Terroir: Burton Anderson (1990, p.173) points out that although the extensive production zone for Verdicchio dei Castelli di Jesi comes within 6.2 miles (10 kilometres) of the Adriatic at Morro d’Alba (see Lacrima di Moro d’Alba DOC), the classic vineyards for Verdicchio lie west of the town of Jesi, 12-18 miles (20-30 kilometres) from the sea and in two groups of hills. These lie on either the left bank or the right bank of the Esino river, at between 200-500 metres (feet) and between Serra de Conti and Staffolo. The prevailing soil type is calcareous clay, nuanced by the presence of either sand, fossil and/or mineral deposits. As the zone reaches as far as the Apennine foothills to the west hail can be a factor. The terroir allows Verdicchio to ripen slowly whilst retaining its acidity.

Topography: Only 10% of the production zone is on plains or flatland (Ian d’Agata, 2019, p.315). Altitudes range from 96 metres in Jesi (just outside the production zone) to 630 metres at Cingoli (Ian d’Agata, 2019, p315). Most vineyards are planted at between 80-270 metres, with the highest at 700 metres (Ian d’Agata, 2019, p.315).

Climate: Average annual rainfall is 800mm (Ian d’Agata, 2019, p.315). Springs frosts do occur but Verdicchio is usually unscathed thanks to being late to bud (Ian d’Agata, 2019, p.315). See also wine style, below.

Soil: Soils in hilly locations are generally rich in clay and calcium carbonate, whereas flatland vineyards find alluvial soils with more in the way of organic matter and less in the way of permeability compared to on slopes (Ian d’Agata, 2019, p315)

Organics: Alessandro Fenino of Pievalta told me (4th October 2016) ‘we can get wet springs here, so there is a risk of peronospora (‘downy mildew’) until the end of June. Picking can be late so there is a risk of late grey rot. But with the lower yields and thicker skins that organic and Biodynamic growing potentially provide you with, there is better balance in terms of of vine vigour and more natural plant resistance. There is market demand for bio wines too. Climate change and the hotter weather it brings helps re vine health if the air is dry. But if humidity is high then there is more risk of rot. Jesi is a hard soil to work.’

Viticulture: ‘Training is almost entirely vertical, mostly in the doppio capovolto or double arch system that gives Verdicchio space to flourish…[and lowering yields by] short pruning may force excessive foliage and encourage what is known as berry expulsion,’ (Burton Anderson,1990, p.171). Vine density is 2,500-5,000 vines per hectare. Yields can reach 122 hl/ha.

Wine style: Ian d’Agata (2019, p315) makes the point that Verdicchio’s soft and fruity personality is partly due to a warm climate, both the latitude and the tempering influence of the Adriatic sea playing a part, with most vineyards between 20 and 40km (‘at most’) from the Adriatic (12–24 miles). The protective influence of the Apennine Mountains is also a key factor (Ian d’Agata, 2019, p315). Subdued aromas. More flavourful palate. Saline notes. Lemony-citrus, green almond, resin, herbs, slight bitterness, saltiness.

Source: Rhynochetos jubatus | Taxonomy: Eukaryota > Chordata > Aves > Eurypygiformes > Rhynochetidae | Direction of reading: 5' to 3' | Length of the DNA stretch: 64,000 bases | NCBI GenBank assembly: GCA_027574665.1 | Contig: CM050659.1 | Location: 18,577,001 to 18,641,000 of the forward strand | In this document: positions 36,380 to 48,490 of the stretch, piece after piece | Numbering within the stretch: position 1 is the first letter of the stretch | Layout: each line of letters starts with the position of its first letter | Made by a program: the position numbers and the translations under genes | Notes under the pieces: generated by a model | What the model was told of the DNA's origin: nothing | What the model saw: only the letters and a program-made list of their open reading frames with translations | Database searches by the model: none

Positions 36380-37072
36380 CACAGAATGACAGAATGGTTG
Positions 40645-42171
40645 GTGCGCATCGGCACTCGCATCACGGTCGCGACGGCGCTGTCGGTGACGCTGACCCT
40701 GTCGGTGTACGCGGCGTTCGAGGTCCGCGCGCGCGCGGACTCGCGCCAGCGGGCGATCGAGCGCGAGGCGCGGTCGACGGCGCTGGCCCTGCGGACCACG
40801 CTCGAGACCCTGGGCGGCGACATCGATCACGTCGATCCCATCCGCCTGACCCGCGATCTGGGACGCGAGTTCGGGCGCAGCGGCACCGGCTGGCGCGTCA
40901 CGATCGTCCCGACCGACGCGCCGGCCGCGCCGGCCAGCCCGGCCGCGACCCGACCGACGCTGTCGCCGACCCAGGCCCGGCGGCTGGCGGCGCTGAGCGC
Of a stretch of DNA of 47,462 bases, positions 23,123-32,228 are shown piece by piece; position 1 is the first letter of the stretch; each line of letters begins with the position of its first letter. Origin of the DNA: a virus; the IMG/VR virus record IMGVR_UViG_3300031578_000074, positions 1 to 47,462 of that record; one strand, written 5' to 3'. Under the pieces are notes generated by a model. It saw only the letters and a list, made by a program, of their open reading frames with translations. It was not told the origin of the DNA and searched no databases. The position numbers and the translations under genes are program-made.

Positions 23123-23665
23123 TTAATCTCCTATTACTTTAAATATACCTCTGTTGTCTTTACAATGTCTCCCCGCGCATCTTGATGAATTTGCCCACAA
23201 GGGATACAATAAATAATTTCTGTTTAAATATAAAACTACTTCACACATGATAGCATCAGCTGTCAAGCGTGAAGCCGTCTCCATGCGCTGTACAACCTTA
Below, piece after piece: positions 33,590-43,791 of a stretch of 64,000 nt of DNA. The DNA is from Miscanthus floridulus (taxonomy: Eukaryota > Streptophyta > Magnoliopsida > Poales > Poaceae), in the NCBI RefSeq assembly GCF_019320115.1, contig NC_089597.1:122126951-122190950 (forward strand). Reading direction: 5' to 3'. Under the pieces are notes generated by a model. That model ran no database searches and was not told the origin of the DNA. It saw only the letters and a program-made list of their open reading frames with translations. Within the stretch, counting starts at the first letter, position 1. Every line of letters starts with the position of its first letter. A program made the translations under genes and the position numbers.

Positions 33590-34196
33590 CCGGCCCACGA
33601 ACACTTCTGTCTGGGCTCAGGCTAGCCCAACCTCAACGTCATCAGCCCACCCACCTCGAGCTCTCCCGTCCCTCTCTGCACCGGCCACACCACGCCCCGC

Vintages2000 Very hot season. | 2001 A classic season, with hot periods. | 2002 Wet. High acid. Low sugars. Rot an issue (golden coloured wines). | 2003 Hot. Need for acidification. | 2004 A good year. Picking into late autumn. | 2005. Cool. Late ripening with rain too. | 2006 Generally cool, with rain too, with a heat spike in autumn provoking a rush to pick heathly fruit, esp for later varieties. | 2007 Hot summer. Rain in September; but good picking conditions. Some flat white wines lacking acidity. | 2008 Balanced. | 2009 Hot. More obvious wines. Bigger compared to 2010. | 2010 Cool, very good. Long hang time. Refined. Elegant. | 2015 Tough year.

Production2018 167.608hl. 17.2 million bottles. 525 producers overall: 448 grape growers, 109 wine producers, 114 bottlers. | 2017 112,000hl. 15 million bottles. | 2016 172,000hl. 16.6 million bottles. | 2010 hl. | 2009 hl. | 2008 hl. | 2007 hl. | 2006 hl.


Certified Biodynamic: Col di Corte. | Pievalta.

Certified organicCastelfarneto. | Fattoria San Lorenzo. | La Distesa. | La Marca di San Michele. | La Staffa. | Malacari.

No certificationAcadia. | Boccafosca.


Burton Anderson, Vino – The Wines and Winemakers of Italy (London, 1982).

Burton Anderson, The Wine Atlas of Italy, Mitchell Beazley, 1990 p171-179.

Dr Ian d’Agata, Italy’s Native Wine Grape Terroirs (University of California Press, 2019).

Italian Wine Guide (Touring Club of Italy, 1999), p367.

Nicolas Belfrage MW, From Brunello to Zibibbo–The Wines of Tuscany, Central and Southern Italy (2nd edition, London, 2003).

Production data | 2006-2010 Federdoc as reported by I Numeri del Vino. 2016-2018 Valoritalia.